Our work provides unique evidence of clear-cut, depression-like behavior comprising anhedonia and deficits in TST and FST not only in WT mice treated neonatally with escitalopram but in mutant mice lacking the serotonin transporter. Such finding in the latter mutants is discrepant with data in the literature (Holmes et al., 2002; Lira et al., 2003; Kalueff et al., 2006; Zhao et al., 2006). This may result first from the genetic background used in our study (CD1 rather than an inbred 129 or C57BL/6 strain as used in most studies). Indeed, the CD1 strain has already been used to generate a genetic model of depression (El Yacoubi et al., 2003). Second, the present study was performed in females. The prevalence rate of depression is much higher in women than in men (Fava and Kendler, 2000), and SSRIs are often more efficient in woman (Kornstein et al., 2000). Similarly, females were found to be more affected than males with regard to behavior in the genetic model of depression derived from CD1 mice (El Yacoubi et al., 2003) and with regard to serotoninergic neurotransmission in serotonin transporter-deficient mice of the same strain (Bouali et al., 2003). It would thus be interesting to compare the effect of neonatal treatments in CD1 males and females mice. Third, the fact that KO mice had received neonatal saline injections (like WT control mice) might be responsible for some behavioral differences from naive mice of this mutant strain. It thus appears that unknown genetic or epigenetic factors, such as sexual hormones (Bouali et al., 2003), also contribute to shape the phenotype resulting from serotonin transporter gene deletion.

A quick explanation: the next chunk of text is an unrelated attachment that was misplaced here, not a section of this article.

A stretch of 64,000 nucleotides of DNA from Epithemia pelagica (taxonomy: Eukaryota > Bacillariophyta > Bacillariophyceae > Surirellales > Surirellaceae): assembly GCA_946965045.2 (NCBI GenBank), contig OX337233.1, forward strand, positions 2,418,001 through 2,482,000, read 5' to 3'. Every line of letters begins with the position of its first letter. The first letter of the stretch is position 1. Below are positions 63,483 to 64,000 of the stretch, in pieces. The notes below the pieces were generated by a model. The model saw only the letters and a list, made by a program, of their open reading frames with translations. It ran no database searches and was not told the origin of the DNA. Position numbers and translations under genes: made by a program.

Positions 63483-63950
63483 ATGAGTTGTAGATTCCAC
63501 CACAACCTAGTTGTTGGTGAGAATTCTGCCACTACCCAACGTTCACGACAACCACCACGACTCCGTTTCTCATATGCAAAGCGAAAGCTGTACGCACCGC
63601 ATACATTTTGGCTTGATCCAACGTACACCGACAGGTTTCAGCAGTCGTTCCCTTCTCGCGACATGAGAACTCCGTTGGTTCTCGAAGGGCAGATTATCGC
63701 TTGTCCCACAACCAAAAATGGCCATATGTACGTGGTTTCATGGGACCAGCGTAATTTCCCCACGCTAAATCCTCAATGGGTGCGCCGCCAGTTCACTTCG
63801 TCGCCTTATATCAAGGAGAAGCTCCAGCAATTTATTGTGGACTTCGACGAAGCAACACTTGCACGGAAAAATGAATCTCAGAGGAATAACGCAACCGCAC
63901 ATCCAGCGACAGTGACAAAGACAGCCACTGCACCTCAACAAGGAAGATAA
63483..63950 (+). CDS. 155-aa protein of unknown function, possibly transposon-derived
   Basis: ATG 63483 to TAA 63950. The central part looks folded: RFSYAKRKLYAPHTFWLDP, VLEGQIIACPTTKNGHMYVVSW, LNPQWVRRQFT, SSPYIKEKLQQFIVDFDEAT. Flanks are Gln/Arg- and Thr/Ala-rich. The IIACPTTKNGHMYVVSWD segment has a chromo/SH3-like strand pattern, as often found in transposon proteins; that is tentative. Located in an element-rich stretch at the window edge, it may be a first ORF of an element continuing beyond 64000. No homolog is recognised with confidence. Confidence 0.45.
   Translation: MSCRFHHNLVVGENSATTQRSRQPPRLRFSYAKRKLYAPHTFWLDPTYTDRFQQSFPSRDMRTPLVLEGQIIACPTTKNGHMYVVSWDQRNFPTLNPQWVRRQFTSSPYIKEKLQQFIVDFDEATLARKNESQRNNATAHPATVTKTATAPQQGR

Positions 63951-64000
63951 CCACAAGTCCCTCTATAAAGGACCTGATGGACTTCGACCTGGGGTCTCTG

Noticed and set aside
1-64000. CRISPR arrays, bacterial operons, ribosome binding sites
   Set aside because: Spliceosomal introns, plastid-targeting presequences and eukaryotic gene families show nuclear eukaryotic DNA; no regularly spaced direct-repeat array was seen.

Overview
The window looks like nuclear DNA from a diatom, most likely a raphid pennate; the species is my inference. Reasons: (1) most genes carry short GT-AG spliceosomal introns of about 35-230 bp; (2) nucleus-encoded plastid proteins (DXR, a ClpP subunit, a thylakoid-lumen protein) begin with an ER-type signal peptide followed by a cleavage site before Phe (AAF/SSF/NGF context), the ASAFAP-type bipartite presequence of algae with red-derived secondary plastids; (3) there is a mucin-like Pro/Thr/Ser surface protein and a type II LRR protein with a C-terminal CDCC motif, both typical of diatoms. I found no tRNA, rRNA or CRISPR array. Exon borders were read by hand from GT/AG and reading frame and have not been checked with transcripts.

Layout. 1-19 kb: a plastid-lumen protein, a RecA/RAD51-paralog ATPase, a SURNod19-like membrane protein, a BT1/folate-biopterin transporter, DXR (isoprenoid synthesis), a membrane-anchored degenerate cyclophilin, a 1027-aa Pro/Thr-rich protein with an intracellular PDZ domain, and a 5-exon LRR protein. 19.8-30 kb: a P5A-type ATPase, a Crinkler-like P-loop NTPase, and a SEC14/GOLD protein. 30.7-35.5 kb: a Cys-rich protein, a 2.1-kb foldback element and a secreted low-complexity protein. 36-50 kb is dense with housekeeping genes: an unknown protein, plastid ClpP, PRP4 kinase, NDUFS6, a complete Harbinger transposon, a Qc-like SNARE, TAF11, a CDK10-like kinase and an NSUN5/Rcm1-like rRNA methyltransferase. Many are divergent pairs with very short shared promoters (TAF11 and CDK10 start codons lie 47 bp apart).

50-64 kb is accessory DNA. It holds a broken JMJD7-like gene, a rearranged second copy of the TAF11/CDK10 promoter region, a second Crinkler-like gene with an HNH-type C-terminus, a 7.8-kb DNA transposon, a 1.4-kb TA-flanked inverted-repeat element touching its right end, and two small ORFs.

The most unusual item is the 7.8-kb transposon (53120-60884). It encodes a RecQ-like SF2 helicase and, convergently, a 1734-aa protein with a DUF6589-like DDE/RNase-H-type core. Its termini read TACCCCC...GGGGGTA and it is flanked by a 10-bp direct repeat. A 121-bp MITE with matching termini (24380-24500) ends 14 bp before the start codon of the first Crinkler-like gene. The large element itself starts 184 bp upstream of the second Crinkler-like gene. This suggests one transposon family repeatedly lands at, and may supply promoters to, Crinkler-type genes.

Stress control circuits
A weakening of the negative feedback loop has been found in animal models of depression (Prathiba et al., 1998; Dugovic et al., 1999; Ladd et al., 2004; Popa et al., 2006) and accords with findings (Wellman et al., 2007; present study) that neonatal impairment of the serotonin transporter or its genetic deletion increases the HPA axis response. This phenomenon is most probably accounted for by developmental alterations of corticolimbic pathways controlling the response to stress (for review, see Hariri and Holmes, 2006; Wellman et al., 2007). In the same manner in humans, a polymorphism in the serotonin transporter gene might produce an increased vulnerability to stress-induced depression (Caspi et al., 2003).
Serotonin autoreceptors of the 5-HT1A subtype